Senior wet cat foods may contain lower levels of protein and fat with more fiber. This type of diet isn’t a good choice for senior cats, who need more protein to combat sarcopenia.

Oddly enough, kitten food is a better choice for senior cats. This is because kitten food is higher in protein and fat, with added calcium for growth. Senior cats benefit from the added calcium for kidney health.

Bottom Line: Food labeled as ‘senior’ cat food doesn’t offer better nutrition for senior cats. Most senior cat foods are worse choices.

FREQUENTLY ASKED QUESTIONS

DO CATS EAT LESS AS THEY GET OLDER?

Older cats tend to eat less.

With age comes a reduced sense of smell and taste. Chronic health conditions that reduce mobility (e.g. arthritis) also reduce the desire to walk to the food bowl.

It’s important to optimize a senior cat’s environment to make eating easy and enjoyable. This includes:

  • More food bowls
  • Offering high-calorie foods to compensate for low food intake
  • Elevating bowls for easier access

Bottom Line: Older cats tend to eat less due to a reduced sense of smell and taste.

SHOULDER OLDER CATS EAT DRY FOOD?

Dry cat food is not compulsory.

Too much dry food limits your cat’s water intake, which increases the risk of kidney disease and constipation.

I recommend a diet of at least 80% wet food for senior cats. Dry food is great for convenience and variety.

Bottom Line: Dry cat food is not compulsory for senior cats.

HOW MANY CALORIES DOES A SENIOR CAT NEED?

Senior cats need a high-calorie and protein diet to maintain strength.

Experts recommend food with 4-4.5 kcal/g dry matter for healthy weight gain. Obese cats need a calorie-reduced diet.

Use this online calculator to find out how much food to feed your cat. Check out my guide on how much to feed your cat to learn more.

Bottom Line: Senior cats need 4-4.5 kcal/g on a dry matter basis to maintain strength.

DO SENIOR CATS NEED SPECIAL FOOD?

It depends.

Some senior cats may have other health conditions that require diet modification (e.g. kidney disease).

All senior cats need a high protein diet from easy-to-digest animal food sources to combat the effects of aging on muscle.

Bottom Line: Senior cats need a high protein diet from animal food sources to combat the effects of aging.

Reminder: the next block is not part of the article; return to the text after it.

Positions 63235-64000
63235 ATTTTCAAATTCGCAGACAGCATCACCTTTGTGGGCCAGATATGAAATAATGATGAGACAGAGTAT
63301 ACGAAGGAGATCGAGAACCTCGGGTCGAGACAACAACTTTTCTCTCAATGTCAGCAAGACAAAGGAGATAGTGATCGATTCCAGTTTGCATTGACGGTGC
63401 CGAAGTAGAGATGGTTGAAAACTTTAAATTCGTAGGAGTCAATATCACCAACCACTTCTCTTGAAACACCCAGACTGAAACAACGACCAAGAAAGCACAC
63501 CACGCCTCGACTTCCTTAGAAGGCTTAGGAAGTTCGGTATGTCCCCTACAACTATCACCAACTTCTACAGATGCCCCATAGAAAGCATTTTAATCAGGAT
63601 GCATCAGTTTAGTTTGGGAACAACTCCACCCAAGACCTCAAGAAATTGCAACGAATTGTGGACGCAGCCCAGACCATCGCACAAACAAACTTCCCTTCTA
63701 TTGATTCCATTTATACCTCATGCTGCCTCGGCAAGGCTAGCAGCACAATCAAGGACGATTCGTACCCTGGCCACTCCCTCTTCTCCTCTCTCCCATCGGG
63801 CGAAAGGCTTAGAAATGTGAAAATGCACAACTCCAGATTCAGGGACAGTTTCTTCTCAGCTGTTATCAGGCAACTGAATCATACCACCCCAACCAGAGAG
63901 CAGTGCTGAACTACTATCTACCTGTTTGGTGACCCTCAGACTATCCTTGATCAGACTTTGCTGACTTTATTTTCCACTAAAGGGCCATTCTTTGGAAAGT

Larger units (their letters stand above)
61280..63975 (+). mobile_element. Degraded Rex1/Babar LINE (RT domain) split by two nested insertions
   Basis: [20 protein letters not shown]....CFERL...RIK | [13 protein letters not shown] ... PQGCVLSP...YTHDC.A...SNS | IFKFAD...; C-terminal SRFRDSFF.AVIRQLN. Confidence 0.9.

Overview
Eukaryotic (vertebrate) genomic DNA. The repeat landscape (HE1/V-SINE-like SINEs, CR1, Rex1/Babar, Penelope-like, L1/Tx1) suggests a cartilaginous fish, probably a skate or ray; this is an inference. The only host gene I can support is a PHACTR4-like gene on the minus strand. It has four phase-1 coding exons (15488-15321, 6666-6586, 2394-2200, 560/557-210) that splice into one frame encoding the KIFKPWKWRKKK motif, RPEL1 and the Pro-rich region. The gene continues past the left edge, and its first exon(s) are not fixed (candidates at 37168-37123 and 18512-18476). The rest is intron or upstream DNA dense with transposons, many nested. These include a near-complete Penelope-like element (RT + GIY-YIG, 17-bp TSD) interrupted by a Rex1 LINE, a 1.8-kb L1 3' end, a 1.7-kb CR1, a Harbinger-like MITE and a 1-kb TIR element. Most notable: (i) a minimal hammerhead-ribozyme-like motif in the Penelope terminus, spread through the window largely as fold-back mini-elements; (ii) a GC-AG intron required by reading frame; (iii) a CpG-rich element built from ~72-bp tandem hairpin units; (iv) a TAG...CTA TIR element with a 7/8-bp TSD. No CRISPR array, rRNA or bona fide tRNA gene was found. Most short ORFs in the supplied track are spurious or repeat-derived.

WHAT’S THE BEST DRY CAT FOOD FOR OLDER CATS WITH KIDNEY DISEASE?

Ziwi Peak air-dried cat food.

Senior cats with kidney disease benefit from a low phosphate diet. This helps slow the progression of kidney disease to improve lifespan.

Learn more about the best cat food for kidney disease in this article.

Bottom Line: Older cats with kidney disease need a low phosphate to help slow the progression of kidney disease.

CONCLUSION

In this article, I talked about the best dry cat food for older cats.

Older cats tend to lose weight and strength as they age. They also have an increased risk of kidney disease and mobility problems.

Feeding older cats a high-calorie and protein dry food will help with weight loss. Senior cats with kidney disease need a low phosphate diet to help slow the disease progression.

Discuss food choices with your vet for more help.

BEST DRY CAT FOOD FOR OLDER CATS: TOP PICK

Ziwi Peak Air Dried Lamb Cat Food (14 oz)

Ziwi Peak Air-Dried Lamb Recipe Cat Food, 14-oz bag

High protein from whole animal sources

Grain-free

No fillers

Omega 3 fats for mobility

Pricey

Lack of flavor variety

Disclaimer

We may receive commissions when you click our links and make purchases. However, this does not impact our reviews and comparisons. We try our best to keep things fair and balanced, in order to help you make the best choice for yourself. As an Amazon affiliate, I earn from qualifying purchases. As a Chewy affiliate, I earn from qualifying purchases.